SONYMA provides mortgage loans for moderately priced homes. The maximum sale price of homes eligible for SONYMA financed mortgage loans is subject to the requirements of federal and state law. The maximum sale price allowable may vary by SONYMA program, region of the state, and size of the home. Click here for current purchase price limits.
An agreement specifically stated in the sales contract between the seller of the property and the buyer of the property in which the seller commits to pay a specific portion of the buyer’s closing costs. SONYMA limits the amount of Seller Concessions allowed.
Type of interest rate lock that must be used for all Existing Housing and completed new construction or rehabilitation properties. The SONYMA rate lock-in period is 100 days from the application date.
An entire census tract or portion thereof which has been designated by the federal government as economically distressed. For borrowers who purchase in these areas, in accordance with federal law, SONYMA waives the First-Time Home Buyer requirement, applies higher income and purchase price limits, and will finance two-family homes that are less than 5 years old.
Total Monthly Expense
Expected monthly expenses of the borrower including, but not limited to, the Housing Expense, car lease payments, credit card payments, and, any installment debt with more than 10 monthly payments remaining (i.e., personal loans, car loans, student loans, 401K or pension loans, etc.).
The maximum debt burdens allowable to applicants for mortgage loans expressed as two separate ratios – Housing Expense to gross monthly income and Total Monthly Expense to gross monthly income. SONYMA requires that the Housing Expense not exceed 33% of the borrower’s gross monthly income, and that the Total Monthly Expense not exceed 38% of the borrower’s gross monthly income. These percentages are increased to 40% and 45%, respectively, for applicants having a down payment of 3% or more.
Value of the Property
The lower of the purchase price being paid for the property or the property’s market value as established by a qualified property appraiser.
Here are four things you should consider when negotiating a great deal on a potential new home, Keep in mind when attempting to bid on a home that if you go too high you’ll wish you would have gone lower, but at the same time going too low and you can hurt your chances of getting the home you desire.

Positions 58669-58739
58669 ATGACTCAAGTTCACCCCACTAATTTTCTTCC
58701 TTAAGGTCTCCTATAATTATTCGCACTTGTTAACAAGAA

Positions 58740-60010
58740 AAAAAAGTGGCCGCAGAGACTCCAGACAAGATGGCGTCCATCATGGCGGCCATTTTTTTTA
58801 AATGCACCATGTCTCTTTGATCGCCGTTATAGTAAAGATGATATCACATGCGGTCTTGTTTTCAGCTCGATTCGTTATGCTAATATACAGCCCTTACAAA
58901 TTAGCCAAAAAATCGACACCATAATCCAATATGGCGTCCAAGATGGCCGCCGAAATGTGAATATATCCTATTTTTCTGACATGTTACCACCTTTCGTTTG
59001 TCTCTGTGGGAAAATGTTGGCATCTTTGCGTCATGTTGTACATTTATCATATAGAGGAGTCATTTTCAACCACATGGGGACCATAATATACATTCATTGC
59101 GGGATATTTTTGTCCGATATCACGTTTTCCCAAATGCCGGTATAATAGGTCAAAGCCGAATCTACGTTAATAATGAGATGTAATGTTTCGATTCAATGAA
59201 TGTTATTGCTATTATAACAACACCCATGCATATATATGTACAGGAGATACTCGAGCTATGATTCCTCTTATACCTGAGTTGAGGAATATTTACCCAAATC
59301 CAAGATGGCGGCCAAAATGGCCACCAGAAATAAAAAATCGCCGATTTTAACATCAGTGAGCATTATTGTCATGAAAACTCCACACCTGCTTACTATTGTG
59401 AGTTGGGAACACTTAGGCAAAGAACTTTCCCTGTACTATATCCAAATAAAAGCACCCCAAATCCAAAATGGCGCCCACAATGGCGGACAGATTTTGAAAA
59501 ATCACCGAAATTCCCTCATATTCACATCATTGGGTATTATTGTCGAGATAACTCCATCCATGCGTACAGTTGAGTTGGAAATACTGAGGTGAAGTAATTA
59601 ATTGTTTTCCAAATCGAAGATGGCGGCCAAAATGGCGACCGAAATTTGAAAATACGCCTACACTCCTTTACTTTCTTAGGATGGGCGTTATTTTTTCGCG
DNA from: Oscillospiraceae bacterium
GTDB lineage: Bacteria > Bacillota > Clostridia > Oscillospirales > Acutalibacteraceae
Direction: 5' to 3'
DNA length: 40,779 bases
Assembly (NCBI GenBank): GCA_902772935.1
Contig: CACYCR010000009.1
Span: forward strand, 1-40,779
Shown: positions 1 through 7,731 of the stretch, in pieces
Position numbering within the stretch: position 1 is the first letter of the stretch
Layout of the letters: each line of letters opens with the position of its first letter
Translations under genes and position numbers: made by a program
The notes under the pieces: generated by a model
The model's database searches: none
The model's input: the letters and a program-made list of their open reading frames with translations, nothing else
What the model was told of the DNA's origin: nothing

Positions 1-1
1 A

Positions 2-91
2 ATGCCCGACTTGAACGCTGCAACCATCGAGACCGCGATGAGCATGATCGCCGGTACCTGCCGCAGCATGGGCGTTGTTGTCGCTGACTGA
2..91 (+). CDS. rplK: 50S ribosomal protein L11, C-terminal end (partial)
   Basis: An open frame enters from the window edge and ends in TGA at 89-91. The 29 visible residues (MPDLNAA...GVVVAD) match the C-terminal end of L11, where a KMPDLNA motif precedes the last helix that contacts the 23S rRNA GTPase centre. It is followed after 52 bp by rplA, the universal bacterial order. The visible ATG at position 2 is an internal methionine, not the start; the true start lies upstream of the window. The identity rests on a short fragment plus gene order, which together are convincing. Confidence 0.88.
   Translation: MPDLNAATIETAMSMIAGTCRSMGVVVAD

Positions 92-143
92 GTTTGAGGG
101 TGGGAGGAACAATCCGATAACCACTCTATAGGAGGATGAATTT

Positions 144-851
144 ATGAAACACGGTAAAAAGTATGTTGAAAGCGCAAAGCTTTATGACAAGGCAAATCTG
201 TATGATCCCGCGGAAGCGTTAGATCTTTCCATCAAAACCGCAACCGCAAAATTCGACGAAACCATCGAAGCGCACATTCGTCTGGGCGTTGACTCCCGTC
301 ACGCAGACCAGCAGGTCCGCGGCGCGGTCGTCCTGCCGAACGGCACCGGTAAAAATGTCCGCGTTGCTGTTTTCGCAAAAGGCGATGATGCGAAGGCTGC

The first thing you need to do is prepare yourself; Knowing more information about the property you want allows you to have more control over price negotiations and allows you to know what your max bid should be. Things like hiring a home inspector to help find out what repairs are needed to the home can help you get a home for cheaper or possibly give you the ability to negotiate the current owner of the home to fix these repairs. Another helpful thing to know about is the properties history with certain information and circumstances you can help yourself negotiate a better deal by knowing some things such as how long the property has been listed, a property on the market for a longer period of time you can attempt to go lower than you normally may. Also things like relisting’s, short sales or foreclosures or unique things about the property. Also after finding out property information you also may want to find out information about the seller which could potentially have them motivated to sell the home such as needing to move out quickly or getting a divorce.
The second thing to make sure of when negotiating is always be polite. Negotiating with the seller face to face is a starting point, as it makes it a more real thing and lets them know you’re serious about your interest. Also consider this negation to be like any other business deal, you can always offer a low price that helps you but by throwing something extra to the seller might have them more willing to accept the offer, for example letting them chose the closing date. Always be as professional as possible and courteous but don’t let the seller bully you at the same time. Always be out to try and achieve a win-win with your seller.
Number three, Modesty is key. Look at it as a game of poker try to keep things in your favor by not letting the seller see all of the cards up your sleeve. Example may be not letting them now how you plan on paying for the home which may change the way he goes about the price. And very important to always try to remain emotionally detached as falling in love with a home can be the death of a good negotiation and is usually something a seller can see and some will take advantage of this fact. Always remember there are plenty of houses for sale and other options will almost always exist. When given a counter offer, don’t respond to it instantly but be sure to sleep on it and make sure you have everything planned out be it to propose another counter offer or accept the deal.
Finally always be wise. Once you and the seller have finally come to an agreement, make sure to get everything in writing. Make sure you fully understand all of the costs that come with a home outside of just the mortgage.
A Negotiating game done correctly is one in which all parties can walk away happy. So prepare yourself, and get ready to enjoy your new home.